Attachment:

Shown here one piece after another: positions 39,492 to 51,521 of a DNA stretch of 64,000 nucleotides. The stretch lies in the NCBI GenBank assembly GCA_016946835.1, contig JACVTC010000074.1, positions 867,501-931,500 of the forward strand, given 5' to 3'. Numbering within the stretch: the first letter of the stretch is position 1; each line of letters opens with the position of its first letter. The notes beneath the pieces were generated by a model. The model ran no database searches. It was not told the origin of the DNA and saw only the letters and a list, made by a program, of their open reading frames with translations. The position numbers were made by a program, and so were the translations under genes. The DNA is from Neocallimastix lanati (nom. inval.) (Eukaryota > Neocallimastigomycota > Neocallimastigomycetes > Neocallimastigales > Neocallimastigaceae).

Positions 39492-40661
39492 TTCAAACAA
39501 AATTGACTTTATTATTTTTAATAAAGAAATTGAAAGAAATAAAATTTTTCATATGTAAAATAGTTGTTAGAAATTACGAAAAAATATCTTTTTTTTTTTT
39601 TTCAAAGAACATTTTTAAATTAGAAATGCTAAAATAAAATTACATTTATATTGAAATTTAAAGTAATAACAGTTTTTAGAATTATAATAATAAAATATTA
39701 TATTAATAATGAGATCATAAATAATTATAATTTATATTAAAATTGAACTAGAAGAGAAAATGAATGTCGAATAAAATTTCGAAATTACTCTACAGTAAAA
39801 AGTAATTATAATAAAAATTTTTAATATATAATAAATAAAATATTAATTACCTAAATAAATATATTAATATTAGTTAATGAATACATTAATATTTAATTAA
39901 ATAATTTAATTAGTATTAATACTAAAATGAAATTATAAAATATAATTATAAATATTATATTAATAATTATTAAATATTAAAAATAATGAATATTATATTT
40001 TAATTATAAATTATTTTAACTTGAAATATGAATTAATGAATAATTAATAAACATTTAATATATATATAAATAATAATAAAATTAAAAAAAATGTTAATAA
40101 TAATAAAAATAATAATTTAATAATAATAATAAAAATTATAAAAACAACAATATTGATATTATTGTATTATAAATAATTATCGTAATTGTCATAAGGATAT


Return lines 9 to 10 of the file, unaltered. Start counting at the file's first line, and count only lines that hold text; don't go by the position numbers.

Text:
40001 TAATTATAAATTATTTTAACTTGAAATATGAATTAATGAATAATTAATAAACATTTAATATATATATAAATAATAATAAAATTAAAAAAAATGTTAATAA
40101 TAATAAAAATAATAATTTAATAATAATAATAAAAATTATAAAAACAACAATATTGATATTATTGTATTATAAATAATTATCGTAATTGTCATAAGGATAT